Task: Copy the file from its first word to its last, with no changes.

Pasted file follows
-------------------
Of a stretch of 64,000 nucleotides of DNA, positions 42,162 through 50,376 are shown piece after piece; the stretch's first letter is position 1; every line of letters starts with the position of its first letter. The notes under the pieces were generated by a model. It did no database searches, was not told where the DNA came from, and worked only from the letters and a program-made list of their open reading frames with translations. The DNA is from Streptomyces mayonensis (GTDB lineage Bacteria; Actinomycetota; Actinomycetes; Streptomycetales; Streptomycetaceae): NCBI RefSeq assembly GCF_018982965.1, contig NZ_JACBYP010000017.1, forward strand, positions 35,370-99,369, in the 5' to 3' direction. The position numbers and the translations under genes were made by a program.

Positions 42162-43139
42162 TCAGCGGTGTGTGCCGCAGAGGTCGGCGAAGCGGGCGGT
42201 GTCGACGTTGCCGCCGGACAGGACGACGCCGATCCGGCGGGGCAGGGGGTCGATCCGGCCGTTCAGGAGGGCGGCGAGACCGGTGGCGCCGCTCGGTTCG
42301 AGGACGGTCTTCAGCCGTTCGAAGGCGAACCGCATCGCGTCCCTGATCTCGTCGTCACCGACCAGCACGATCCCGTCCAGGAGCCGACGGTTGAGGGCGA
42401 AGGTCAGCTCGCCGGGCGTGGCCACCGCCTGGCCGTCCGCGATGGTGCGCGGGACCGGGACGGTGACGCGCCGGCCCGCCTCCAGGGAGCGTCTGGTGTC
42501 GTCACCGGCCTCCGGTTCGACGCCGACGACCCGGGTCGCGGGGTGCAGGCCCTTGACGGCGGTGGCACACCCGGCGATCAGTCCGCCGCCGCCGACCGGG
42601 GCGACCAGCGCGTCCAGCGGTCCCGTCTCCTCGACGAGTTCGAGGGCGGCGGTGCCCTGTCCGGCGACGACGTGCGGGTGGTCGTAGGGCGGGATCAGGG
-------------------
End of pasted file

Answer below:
Of a stretch of 64,000 nucleotides of DNA, positions 42,162 through 50,376 are shown piece after piece; the stretch's first letter is position 1; every line of letters starts with the position of its first letter. The notes under the pieces were generated by a model. It did no database searches, was not told where the DNA came from, and worked only from the letters and a program-made list of their open reading frames with translations. The DNA is from Streptomyces mayonensis (GTDB lineage Bacteria; Actinomycetota; Actinomycetes; Streptomycetales; Streptomycetaceae): NCBI RefSeq assembly GCF_018982965.1, contig NZ_JACBYP010000017.1, forward strand, positions 35,370-99,369, in the 5' to 3' direction. The position numbers and the translations under genes were made by a program.

Positions 42162-43139
42162 TCAGCGGTGTGTGCCGCAGAGGTCGGCGAAGCGGGCGGT
42201 GTCGACGTTGCCGCCGGACAGGACGACGCCGATCCGGCGGGGCAGGGGGTCGATCCGGCCGTTCAGGAGGGCGGCGAGACCGGTGGCGCCGCTCGGTTCG
42301 AGGACGGTCTTCAGCCGTTCGAAGGCGAACCGCATCGCGTCCCTGATCTCGTCGTCACCGACCAGCACGATCCCGTCCAGGAGCCGACGGTTGAGGGCGA
42401 AGGTCAGCTCGCCGGGCGTGGCCACCGCCTGGCCGTCCGCGATGGTGCGCGGGACCGGGACGGTGACGCGCCGGCCCGCCTCCAGGGAGCGTCTGGTGTC
42501 GTCACCGGCCTCCGGTTCGACGCCGACGACCCGGGTCGCGGGGTGCAGGCCCTTGACGGCGGTGGCACACCCGGCGATCAGTCCGCCGCCGCCGACCGGG
42601 GCGACCAGCGCGTCCAGCGGTCCCGTCTCCTCGACGAGTTCGAGGGCGGCGGTGCCCTGTCCGGCGACGACGTGCGGGTGGTCGTAGGGCGGGATCAGGG